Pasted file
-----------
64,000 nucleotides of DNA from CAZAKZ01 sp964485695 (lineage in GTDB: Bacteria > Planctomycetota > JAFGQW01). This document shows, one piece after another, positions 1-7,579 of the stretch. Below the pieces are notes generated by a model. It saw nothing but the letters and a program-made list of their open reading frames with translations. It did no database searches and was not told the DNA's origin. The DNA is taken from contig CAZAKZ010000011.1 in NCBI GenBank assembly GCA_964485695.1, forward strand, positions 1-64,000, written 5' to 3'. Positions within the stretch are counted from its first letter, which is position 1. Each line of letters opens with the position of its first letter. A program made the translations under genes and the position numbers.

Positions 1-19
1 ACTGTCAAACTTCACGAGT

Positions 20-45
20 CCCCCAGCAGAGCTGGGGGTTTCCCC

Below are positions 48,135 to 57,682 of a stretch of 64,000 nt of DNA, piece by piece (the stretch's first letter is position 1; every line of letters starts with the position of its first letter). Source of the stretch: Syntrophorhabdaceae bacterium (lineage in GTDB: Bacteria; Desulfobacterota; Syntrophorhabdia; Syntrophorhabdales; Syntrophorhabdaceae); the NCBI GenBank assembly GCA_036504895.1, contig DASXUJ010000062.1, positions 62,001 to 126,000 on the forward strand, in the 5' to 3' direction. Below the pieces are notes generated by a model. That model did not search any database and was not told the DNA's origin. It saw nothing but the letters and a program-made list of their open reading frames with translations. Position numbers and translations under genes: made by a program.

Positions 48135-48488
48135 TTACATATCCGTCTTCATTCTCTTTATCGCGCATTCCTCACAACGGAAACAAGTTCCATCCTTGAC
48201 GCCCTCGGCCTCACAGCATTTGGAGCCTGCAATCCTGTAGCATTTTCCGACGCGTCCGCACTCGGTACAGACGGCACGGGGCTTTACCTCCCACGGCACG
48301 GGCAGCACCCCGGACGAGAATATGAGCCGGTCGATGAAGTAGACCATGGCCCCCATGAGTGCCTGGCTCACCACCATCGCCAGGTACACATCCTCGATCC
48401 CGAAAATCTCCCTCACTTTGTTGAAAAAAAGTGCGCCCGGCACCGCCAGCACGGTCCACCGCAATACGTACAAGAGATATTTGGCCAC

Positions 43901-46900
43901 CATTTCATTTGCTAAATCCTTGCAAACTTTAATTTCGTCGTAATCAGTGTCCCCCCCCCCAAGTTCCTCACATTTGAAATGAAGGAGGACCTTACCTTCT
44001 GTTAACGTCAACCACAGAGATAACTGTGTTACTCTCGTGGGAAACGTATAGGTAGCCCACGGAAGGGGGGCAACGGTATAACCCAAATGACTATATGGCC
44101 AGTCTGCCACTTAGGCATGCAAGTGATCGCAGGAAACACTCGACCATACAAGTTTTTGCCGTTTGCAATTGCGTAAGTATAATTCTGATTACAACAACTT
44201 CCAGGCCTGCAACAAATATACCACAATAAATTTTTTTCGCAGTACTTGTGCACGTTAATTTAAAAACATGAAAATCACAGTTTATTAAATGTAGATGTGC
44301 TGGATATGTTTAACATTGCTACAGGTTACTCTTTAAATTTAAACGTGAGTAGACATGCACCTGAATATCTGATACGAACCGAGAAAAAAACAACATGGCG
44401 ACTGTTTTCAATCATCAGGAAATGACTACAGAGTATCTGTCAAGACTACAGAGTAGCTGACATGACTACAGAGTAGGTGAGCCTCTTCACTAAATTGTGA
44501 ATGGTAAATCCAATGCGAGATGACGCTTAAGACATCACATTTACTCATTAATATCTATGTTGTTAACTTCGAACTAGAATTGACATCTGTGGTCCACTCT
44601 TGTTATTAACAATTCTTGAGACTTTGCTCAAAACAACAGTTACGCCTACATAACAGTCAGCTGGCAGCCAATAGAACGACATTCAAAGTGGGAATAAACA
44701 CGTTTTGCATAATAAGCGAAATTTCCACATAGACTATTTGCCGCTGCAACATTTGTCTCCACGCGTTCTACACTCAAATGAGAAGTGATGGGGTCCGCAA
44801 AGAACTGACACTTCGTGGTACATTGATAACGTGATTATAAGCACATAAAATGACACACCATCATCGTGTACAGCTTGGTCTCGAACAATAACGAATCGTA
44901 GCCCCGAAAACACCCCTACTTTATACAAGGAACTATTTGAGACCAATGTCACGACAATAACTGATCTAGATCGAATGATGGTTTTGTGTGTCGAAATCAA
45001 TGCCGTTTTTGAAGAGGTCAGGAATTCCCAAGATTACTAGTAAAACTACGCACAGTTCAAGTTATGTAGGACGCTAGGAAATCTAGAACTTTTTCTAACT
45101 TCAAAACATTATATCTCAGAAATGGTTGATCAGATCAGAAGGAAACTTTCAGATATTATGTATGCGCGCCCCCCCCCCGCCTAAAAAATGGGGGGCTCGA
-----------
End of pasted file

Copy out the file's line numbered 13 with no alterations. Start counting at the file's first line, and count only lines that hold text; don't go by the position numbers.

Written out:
43901 CATTTCATTTGCTAAATCCTTGCAAACTTTAATTTCGTCGTAATCAGTGTCCCCCCCCCCAAGTTCCTCACATTTGAAATGAAGGAGGACCTTACCTTCT